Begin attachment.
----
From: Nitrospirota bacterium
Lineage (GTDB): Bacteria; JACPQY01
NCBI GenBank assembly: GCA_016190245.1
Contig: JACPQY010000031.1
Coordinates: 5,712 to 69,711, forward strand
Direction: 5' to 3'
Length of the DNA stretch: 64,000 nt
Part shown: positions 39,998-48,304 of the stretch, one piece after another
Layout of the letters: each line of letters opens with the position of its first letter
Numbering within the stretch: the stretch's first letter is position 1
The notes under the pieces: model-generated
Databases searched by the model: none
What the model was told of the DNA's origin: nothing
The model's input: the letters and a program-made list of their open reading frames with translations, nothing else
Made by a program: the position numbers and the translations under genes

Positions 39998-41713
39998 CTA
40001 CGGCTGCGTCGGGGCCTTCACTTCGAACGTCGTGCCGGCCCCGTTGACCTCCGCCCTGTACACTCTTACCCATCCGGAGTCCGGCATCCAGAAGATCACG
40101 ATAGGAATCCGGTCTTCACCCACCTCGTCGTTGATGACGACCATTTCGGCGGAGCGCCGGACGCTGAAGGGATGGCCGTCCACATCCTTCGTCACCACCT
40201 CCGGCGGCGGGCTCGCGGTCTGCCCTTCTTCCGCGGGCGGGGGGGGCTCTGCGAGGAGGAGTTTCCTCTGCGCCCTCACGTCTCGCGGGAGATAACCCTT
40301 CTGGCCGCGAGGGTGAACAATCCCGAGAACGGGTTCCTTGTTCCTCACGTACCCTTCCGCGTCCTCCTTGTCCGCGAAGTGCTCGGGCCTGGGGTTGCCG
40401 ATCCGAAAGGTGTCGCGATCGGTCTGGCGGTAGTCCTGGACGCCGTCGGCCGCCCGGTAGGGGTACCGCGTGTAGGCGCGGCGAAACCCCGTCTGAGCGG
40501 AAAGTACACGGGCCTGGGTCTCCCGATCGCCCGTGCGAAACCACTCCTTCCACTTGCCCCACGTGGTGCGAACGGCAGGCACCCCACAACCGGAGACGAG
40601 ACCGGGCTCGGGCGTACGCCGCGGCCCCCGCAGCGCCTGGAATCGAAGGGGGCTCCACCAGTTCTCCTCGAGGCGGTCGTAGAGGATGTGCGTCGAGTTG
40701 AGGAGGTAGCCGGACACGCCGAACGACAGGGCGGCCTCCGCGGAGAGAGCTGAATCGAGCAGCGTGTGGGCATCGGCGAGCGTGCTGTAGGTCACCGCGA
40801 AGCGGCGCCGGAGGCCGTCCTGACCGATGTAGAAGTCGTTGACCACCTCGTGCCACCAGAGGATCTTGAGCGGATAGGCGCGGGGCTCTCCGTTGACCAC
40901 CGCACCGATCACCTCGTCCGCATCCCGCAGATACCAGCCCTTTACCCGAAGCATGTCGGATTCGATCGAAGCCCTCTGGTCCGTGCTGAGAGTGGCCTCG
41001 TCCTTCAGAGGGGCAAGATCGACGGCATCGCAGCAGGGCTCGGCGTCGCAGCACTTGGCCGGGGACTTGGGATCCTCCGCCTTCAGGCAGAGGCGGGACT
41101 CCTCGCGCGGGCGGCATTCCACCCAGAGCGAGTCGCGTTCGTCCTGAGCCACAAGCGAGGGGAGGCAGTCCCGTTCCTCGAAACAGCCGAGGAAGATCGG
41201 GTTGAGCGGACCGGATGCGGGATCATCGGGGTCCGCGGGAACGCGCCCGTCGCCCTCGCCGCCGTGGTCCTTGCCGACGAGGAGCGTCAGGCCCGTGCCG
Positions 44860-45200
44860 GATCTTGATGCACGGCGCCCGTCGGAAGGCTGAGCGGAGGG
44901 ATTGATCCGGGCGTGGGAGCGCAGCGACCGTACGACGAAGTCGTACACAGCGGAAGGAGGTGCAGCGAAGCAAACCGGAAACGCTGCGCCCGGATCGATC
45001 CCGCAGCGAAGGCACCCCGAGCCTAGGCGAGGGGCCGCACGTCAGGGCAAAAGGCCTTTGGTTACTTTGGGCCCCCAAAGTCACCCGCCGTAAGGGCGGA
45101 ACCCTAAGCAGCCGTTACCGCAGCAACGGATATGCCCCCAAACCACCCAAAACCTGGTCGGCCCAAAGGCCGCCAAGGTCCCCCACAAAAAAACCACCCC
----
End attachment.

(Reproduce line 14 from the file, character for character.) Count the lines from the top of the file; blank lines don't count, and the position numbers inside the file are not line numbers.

The model's input: the letters and a program-made list of their open reading frames with translations, nothing else